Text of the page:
“Behind every great fortune lies a great crime,” is the Anglicized version of a Balzac aphorism. I would add that behind most Republicans in Congress is a great unearned fortune and a defective sense of irony. Here’s an example from Wisconsin, a state with a long history of fighting between progressives and wealthy Republicans:
Sen. Ron Johnson (R-WI) on Sunday defended voting against raising the minimum wage by suggesting that only bad workers earned minimum wage.
“Bottom line: when you’re a good worker you don’t stay at minimum wage for long,” he said. “Trust me on that. It’s not universal, but trust me as an employer, as an employer I certainly didn’t want to lose good employees. And so you actually have a better marketplace. And so if your employer is not paying you good wages and you’re a good worker, you go look for other places…”
… Democrats blasted the senator for his comment, noting that he married into millions.
“We know he doesn’t like workers and we’re not even sure if Ron Johnson supports a minimum wage, but the least he could do is keep his mouth shut on the subject when his fortune came not because of his hard work, but because of a fortunate marriage,” Democratic Party of Wisconsin Chair Mike Tate said Tuesday.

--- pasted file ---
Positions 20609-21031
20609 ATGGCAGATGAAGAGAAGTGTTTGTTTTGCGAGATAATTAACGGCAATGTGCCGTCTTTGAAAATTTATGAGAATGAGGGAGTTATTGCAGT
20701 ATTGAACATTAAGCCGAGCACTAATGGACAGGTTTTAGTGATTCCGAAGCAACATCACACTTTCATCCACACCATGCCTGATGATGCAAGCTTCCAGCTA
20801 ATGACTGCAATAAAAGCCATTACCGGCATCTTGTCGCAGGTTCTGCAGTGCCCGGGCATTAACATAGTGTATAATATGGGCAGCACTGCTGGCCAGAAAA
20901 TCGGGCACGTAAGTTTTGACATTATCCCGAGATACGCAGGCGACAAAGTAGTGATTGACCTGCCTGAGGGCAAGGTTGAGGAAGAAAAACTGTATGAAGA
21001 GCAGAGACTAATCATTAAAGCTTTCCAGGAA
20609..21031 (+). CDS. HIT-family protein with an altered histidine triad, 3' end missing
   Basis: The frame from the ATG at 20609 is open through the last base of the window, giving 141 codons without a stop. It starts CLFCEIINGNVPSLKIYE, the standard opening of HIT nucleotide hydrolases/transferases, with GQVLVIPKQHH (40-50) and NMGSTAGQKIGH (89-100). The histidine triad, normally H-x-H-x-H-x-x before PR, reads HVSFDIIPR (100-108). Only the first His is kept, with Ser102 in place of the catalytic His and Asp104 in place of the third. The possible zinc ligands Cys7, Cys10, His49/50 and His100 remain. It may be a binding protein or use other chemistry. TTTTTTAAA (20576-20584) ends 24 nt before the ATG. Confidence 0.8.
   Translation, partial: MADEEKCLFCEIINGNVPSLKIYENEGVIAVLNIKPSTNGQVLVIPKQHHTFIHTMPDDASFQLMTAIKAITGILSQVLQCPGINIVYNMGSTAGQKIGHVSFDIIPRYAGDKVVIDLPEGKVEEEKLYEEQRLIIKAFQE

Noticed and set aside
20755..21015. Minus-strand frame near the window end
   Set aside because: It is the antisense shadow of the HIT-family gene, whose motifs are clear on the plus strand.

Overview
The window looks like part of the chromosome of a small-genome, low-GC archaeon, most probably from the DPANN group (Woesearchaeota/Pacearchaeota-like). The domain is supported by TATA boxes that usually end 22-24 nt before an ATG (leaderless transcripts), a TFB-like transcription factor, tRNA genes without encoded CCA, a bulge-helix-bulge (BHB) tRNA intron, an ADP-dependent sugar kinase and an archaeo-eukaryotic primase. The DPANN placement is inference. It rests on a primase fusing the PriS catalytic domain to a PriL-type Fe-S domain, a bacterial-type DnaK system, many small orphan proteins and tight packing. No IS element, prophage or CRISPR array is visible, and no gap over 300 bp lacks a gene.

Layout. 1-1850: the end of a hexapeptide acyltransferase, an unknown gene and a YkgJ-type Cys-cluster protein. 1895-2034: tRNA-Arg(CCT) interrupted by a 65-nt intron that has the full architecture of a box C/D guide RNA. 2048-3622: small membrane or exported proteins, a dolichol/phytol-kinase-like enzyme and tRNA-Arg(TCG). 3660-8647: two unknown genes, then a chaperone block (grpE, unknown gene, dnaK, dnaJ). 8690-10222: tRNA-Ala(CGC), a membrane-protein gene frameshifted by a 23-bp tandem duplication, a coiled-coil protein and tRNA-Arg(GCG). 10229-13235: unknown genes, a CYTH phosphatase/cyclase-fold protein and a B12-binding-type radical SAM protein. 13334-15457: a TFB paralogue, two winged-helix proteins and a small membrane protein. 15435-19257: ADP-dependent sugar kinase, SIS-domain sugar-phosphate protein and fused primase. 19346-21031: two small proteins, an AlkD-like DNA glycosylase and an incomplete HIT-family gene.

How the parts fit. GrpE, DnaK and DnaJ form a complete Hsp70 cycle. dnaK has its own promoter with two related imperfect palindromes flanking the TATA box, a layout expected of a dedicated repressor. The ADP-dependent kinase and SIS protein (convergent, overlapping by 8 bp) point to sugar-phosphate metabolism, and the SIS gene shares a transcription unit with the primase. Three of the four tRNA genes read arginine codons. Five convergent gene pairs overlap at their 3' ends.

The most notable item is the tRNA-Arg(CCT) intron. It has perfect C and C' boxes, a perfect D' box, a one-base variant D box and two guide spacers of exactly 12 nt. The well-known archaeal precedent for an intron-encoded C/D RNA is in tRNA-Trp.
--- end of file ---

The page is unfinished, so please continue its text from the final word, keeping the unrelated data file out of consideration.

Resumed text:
“Being born on third base and thinking you hit a triple has led Ron Johnson to dangerous ideas that would shred our social safety net and drive wages into the dirt all to appease a master class of people that sees fit to celebrate its riches while the rest of America suffers in rags…”
Footnote: At this point, I’ll bet there’s an army of suffering Wisconsin residents wishing they hadn’t voted out Sen. Russ Feingold.